- Kyler Fackrell played better than I realized while watching the game live. The edge defender had a sack, two tackles for loss and was effective on the edges vs. the run and the pass. He played 36 snaps.
- Markus Golden played only 15 snaps and has played only 37 snaps (28.7 percent) over two games. It doesn’t look like Golden, last season’s sack leader, is a major part of the 2020 defense.
- I really wasn’t a big fan of the Giants’ decision to really play “contain” against Chicago quarterback Mitchell Trubisky rather than pressure him. They got four sacks, but on many pass attempts it was obvious they weren’t even really trying to pressure him, just to keep him back there. On Trubisky’s touchdown pass to Darnell Mooney, the Giants initially rushed only two, then two more “shadowing” Giants eventually joined the pursuit. Trubisky ended up with a full six seconds from snap to release. I’m not killing Corey Ballentine for giving up a score when he was asked to cover for that long.
- Speaking of Ballentine, he appears to be steadily losing the competition for the Giants’ second cornerback job to former Denver Bronco Isaac Yiadom. Ballentine played 29 snaps Sunday to Yiadom’s 36.
- We talk all the time about Daniel Jones needing to make quicker decisions in the pocket. I’m going to let Mark Schofield break down Jones’ work in detail, which he will this week, but Jones’ first quarter fumble was yet another example of not only his ball security but his indecisiveness. Look at this image:
That shows Jones with a clear opportunity to hit Sterling Shepard across the middle for what would have/should have/could have been a pretty easy first down.
Instead, Jones looked right at that throw and turned it down. In fact, Jones started to throw twice and pulled the ball down both times before Robert Quinn got around Andrew Thomas to strip the exposed ball out of his hands. Frustrating. A better, quicker, seemingly easy decision would have avoided the whole mess.
- In Sunday’s Giants-Bears ABCs, I expressed some concern about veteran right guard Kevin Zeitler. Sunday didn’t help me feel much better. Zeitler wasn’t awful, but he wasn’t up to his career standards, either. For years he has been one of the best pass-blocking guards in the league. He allowed two pressures on Sunday and has surrendered six in two games. His Pro Football Focus pass blocking grade on Sunday was only 52.6. Two seasons ago, Zeitler allowed only 11 pressures for an entire season. Zeitler also completely whiffed on Akiem Hicks on one of the Giants’ two negative runs on Sunday.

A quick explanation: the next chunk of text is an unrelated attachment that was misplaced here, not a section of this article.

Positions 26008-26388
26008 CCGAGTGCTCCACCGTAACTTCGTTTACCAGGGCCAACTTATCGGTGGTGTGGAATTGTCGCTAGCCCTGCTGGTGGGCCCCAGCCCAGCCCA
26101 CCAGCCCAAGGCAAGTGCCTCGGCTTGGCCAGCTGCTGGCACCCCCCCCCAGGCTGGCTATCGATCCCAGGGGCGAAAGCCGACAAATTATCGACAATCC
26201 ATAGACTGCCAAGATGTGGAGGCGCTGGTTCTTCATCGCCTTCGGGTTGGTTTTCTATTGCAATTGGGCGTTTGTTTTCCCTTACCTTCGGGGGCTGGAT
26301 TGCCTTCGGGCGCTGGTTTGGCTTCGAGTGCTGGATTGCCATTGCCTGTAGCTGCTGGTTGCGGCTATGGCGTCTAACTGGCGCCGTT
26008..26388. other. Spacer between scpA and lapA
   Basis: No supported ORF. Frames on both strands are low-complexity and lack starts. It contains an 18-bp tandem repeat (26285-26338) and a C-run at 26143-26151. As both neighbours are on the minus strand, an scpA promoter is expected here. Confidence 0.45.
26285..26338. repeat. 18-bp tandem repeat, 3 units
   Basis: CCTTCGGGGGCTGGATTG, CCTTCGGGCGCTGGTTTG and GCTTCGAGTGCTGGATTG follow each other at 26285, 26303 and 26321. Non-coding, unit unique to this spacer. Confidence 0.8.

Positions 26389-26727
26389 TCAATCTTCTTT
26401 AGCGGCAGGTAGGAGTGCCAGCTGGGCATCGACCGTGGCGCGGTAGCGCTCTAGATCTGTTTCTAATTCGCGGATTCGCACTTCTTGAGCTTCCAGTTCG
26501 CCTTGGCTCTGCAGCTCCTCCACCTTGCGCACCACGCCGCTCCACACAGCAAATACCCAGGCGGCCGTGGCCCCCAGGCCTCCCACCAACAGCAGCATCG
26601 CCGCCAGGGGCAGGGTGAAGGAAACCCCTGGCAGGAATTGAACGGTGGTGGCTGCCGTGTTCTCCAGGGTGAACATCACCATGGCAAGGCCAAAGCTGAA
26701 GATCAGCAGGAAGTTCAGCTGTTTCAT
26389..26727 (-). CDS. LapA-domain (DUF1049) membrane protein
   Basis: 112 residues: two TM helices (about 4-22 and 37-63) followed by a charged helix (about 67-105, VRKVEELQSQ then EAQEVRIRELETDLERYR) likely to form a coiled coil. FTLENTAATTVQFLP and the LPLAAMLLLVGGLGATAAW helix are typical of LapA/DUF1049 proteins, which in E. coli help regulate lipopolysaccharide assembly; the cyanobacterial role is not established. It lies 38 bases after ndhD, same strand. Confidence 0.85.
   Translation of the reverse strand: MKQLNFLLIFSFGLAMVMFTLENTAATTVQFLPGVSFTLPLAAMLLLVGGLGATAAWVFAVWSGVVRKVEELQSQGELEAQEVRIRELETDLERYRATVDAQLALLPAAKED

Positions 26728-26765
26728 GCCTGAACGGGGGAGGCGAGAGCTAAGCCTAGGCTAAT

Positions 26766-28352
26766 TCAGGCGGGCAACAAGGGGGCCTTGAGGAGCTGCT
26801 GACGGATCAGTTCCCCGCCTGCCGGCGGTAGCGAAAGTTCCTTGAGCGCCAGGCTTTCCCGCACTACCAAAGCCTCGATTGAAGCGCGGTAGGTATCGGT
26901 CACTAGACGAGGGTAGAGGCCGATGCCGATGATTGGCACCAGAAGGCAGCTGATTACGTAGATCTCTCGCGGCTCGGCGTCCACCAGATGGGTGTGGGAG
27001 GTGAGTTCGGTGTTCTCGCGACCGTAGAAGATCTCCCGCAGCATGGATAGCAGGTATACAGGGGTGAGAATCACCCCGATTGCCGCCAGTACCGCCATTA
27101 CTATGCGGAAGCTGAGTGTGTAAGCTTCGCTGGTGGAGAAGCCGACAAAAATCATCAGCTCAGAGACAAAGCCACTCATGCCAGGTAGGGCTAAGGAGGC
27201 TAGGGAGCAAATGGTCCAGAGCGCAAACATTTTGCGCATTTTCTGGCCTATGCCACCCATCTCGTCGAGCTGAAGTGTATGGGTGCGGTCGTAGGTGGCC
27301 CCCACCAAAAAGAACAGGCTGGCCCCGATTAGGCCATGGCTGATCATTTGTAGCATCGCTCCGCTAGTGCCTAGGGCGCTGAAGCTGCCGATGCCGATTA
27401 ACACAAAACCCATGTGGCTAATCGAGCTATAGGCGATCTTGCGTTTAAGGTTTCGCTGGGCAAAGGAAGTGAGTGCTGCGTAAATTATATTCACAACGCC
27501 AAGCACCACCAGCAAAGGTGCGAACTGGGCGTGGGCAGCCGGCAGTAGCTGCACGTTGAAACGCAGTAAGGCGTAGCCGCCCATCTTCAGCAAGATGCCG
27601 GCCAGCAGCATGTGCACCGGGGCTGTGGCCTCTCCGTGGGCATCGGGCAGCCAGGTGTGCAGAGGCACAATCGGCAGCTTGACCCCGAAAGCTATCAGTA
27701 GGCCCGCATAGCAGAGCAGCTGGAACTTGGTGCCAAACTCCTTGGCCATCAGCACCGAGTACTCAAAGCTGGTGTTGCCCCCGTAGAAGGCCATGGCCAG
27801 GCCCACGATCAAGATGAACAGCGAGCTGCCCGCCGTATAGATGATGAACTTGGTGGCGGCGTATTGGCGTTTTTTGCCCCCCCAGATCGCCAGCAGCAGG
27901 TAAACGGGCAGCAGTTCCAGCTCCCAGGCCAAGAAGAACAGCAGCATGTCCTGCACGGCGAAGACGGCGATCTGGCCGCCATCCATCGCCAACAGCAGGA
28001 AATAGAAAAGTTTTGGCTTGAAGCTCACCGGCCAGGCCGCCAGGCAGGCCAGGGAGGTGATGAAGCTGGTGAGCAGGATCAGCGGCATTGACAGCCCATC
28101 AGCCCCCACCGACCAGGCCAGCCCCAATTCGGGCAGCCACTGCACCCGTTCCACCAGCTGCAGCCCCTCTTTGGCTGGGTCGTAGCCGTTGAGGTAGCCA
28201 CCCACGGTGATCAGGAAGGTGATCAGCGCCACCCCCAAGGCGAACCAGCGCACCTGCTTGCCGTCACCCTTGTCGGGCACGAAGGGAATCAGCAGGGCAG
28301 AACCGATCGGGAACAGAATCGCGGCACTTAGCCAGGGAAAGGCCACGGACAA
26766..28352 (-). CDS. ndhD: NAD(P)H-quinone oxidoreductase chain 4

- Dan Duggan of The Athletic made mention of this earlier on Monday, but it’s one of the weirder things you will ever see. With the Giants lined up on fourth-and-three from their 47-yard line in the second quarter trying to draw Chicago offsides, center Nick Gates never bothers to put his hands on the ball. Umm, Nick, how is that going to work when you make it obvious the ball can’t be snapped?
Haven’t started my re-watch yet, but props to an @TheAthleticNYC commenter for pointing this out: When the Giants tried to draw the Bears offside on fourth-and-3, Gates never even put his hand on the ball. What in the world? pic.twitter.com/uJ4LC7CDWr
— Dan Duggan (@DDuggan21) September 21, 2020
- A sack and three pressures allowed by guard Will Hernandez vs. the Bears. As much concern as there is about the Giants’ offensive tackles, through two games the real disappointment on the offensive line for me has been the play of Hernandez and Zeitler. Hernandez has surrendered nine pressures and has a 49.8 PFF grade through two games. His pass blocking efficiency score of 94.6 is 48th among 53 qualifying guards.
- As well as the Giants’ defense played in the second half it was disappointing to see the Bears able to run the clock from 7:43 to 2:07, killing 5:36 while protecting a four-point lead in the fourth quarter. And, yes, it’s bizarre to see a ball batted away from a receiver only to have an offensive tackle catch it.
- F Bomb or not from coach Joe Judge, the offensive pass interference against Golden Tate on the game’s final play was an easy call to make.